Aug 15, 2012 Sophie rated it really liked it
Shelves: nonfiction
I loved this book. I don't always agree with Dan Savage, but I really enjoyed reading about his path to marriage. He is hilarious and honest, and I think I fell in love with the beautiful Terry a little bit too. I highly recommend this book to anyone who is thinking about what it means to be married and the nature of love and commitment.

I definitely agree with other reviewers that Savage can be a bit acerbic about certain issues (that is probably a huge understatement) but since I am a grouchy N
Maughn Gregory
First, I'm so proud of my small-town, southern Utah county library for offering this audiobook! I've always liked Dan Savage when he gets angry on TV over the latest right-wing atrocity and I enjoy his podcast sometimes but, not having actually read him, I had no idea he was such a brilliant memoirist and essayist. As a fairly politically-involved man in an almost 20-year gay partnership, who also raised a child, I thought I had thought through and lived out all the political, social, economic a ...more
Dec 22, 2011 Red rated it liked it
Shelves: memoir, queer
The Commitment was funny, readable, and illuminating. Here's what I learned: that lingering sense that, while Dan Savage is kind of generally assumed to be on my team because our Kinsey scores are similar, he's actually kind of a douche and would sell me out in a heartbeat? it's pretty accurate. he may be gay, openly sexual, and monogamish, but this man is pretty socially conservative. he and I do not share politics. I stopped feeling betrayed by him as I read this book, and instead felt an unde ...more
« previous 1 3 4 5 6 7 8 9 99 100 next »
There are no discussion topics on this book yet. Be the first to start one »
  • Swish: My Quest to Become the Gayest Person Ever
  • That's Mr. Faggot to You: Further Trials from My Queer Life
  • Openly Bob
  • Exile in Guyville: How a Punk Rock Redneck Faggot Texan Moved to West Hollywood and Refused to Be Shiny and Happy
  • How I Learned to Snap: A Small Town Coming-Out and Coming-of-Age Story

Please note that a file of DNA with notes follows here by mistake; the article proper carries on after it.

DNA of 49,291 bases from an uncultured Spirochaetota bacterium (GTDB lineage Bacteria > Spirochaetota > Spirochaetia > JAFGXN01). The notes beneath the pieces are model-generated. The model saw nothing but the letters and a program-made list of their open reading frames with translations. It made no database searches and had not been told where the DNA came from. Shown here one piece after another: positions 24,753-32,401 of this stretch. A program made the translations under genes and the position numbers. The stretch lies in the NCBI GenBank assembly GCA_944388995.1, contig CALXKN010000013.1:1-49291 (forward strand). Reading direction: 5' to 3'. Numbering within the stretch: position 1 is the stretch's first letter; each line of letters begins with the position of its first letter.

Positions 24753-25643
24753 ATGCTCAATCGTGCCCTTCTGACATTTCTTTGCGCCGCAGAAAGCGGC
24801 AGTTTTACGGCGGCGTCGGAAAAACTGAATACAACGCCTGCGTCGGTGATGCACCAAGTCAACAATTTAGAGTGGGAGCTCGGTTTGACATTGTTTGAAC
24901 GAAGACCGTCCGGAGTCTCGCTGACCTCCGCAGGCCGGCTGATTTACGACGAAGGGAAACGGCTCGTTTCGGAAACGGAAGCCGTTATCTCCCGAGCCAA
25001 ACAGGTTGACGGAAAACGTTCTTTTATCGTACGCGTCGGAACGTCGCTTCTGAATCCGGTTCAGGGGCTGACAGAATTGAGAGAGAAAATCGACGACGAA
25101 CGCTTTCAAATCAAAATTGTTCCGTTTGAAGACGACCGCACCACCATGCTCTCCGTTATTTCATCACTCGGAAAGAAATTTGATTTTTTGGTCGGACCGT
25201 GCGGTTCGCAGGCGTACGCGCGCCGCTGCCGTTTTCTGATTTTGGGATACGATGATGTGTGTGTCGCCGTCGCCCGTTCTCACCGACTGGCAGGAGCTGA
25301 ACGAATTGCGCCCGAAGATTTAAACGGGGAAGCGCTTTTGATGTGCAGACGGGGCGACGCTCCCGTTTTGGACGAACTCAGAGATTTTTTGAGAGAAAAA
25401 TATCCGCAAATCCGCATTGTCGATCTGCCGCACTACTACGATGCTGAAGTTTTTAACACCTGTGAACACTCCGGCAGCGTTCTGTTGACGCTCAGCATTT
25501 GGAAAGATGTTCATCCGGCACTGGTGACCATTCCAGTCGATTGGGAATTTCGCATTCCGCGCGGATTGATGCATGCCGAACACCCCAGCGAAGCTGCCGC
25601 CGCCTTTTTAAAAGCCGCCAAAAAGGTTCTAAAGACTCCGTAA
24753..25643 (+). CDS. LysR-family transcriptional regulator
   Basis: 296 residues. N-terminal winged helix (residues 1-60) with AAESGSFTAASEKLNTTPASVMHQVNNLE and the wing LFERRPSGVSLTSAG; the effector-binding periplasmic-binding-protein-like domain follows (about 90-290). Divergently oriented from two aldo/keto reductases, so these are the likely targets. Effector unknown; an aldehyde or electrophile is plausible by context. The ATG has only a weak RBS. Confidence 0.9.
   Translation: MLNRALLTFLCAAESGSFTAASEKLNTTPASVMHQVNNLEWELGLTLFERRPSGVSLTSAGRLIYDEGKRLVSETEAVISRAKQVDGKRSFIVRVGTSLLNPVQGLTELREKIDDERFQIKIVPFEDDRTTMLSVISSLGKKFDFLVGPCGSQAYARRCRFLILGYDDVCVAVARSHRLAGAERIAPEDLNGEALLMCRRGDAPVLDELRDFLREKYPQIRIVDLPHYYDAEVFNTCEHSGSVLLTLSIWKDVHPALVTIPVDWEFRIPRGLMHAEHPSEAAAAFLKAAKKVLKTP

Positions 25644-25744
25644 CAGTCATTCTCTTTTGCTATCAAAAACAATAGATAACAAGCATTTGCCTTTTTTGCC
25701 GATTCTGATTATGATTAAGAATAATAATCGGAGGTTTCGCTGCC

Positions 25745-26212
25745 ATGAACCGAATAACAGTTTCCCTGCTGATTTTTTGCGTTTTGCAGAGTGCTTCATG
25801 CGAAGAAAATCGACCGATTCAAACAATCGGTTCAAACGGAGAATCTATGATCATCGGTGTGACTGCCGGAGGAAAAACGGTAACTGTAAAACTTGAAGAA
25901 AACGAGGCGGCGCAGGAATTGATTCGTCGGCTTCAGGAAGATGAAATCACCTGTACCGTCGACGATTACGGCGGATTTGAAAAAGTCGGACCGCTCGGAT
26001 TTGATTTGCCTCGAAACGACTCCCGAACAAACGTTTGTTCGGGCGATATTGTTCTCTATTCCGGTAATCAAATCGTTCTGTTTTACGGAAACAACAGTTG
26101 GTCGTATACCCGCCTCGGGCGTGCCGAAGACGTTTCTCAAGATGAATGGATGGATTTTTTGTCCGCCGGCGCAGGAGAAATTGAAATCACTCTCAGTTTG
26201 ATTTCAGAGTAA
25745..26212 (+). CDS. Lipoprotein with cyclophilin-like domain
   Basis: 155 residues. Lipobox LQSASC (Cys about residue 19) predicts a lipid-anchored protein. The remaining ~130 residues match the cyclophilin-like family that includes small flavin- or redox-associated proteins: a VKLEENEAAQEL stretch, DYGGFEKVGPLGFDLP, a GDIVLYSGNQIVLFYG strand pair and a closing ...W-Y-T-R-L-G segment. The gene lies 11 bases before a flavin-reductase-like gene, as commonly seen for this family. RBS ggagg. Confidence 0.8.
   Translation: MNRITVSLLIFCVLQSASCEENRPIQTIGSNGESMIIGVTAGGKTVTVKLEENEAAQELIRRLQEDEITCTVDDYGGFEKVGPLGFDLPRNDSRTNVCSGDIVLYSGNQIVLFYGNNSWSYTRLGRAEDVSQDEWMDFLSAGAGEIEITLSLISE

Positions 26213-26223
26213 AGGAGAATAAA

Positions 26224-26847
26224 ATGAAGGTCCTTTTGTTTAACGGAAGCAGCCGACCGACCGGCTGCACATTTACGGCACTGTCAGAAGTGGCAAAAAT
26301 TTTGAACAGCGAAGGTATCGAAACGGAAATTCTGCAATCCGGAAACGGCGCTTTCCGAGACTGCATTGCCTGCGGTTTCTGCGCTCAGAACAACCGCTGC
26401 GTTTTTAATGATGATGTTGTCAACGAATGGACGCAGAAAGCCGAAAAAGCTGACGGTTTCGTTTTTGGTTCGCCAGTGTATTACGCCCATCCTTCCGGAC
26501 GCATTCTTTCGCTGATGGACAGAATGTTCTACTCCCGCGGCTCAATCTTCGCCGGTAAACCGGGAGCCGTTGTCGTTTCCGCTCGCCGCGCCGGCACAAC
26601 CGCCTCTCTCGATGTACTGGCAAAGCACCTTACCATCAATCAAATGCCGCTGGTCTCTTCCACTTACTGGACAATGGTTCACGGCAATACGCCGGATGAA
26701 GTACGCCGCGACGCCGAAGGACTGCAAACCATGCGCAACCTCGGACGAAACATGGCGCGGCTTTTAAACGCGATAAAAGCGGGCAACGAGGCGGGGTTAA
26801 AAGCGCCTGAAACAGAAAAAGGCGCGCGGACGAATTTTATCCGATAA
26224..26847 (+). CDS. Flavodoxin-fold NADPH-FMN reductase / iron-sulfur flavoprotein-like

• Mama's Boy, Preacher's Son: A Memoir
  • Borrowed Time: An AIDS Memoir
  • The Bucolic Plague: How Two Manhattanites Became Gentlemen Farmers: An Unconventional Memoir
  • Following Foo: The Electronic Adventures of the Chestnut Man
  • Why Are Faggots So Afraid of Faggots?: Flaming Challenges to Masculinity, Objectification, and the Desire to Conform
  • Body Counts: A Memoir of Politics, Sex, AIDS, and Survival
  • One Big Happy Family: 18 Writers Talk About Polyamory, Open Adoption, Mixed Marriage, Househusbandry, Single Motherhood, and Other Realities of Truly Modern Love
  • Oddly Normal: One Family's Struggle to Help Their Teenage Son Come to Terms with His Sexuality
  • Love Stories: Sex between Men before Homosexuality
  • Deflowered: My Life in Pansy Division
  • Stranger at the Gate: To Be Gay and Christian in America
  • Conduct Unbecoming: Gays and Lesbians in the Us Military
  • Confessions of the Other Mother: Nonbiological Lesbian Moms Tell All!
Dan Savage is a writer, TV personality, and activist best known for his political and social commentary, as well as his honest approach to sex, love and relationships.

Savage’s sex advice column, “Savage Love,” is syndicated in newspapers and websites throughout the United States, Canada, Europe and Asia. He is the Editorial Director of The Stranger, Seattle’s weekly alternative newspaper, and his
More about Dan Savage...

Share This Book

“...the moment you begin to believe you're worthy of the good things in your life - God gets all Old Testament on your ass and does something vicious, something insane, something totally uncalled for. He gives you lupus or He allows Satan to slaughter your children and cattle or He delivers Ohio to George W. Bush.” 7 likes
More quotes…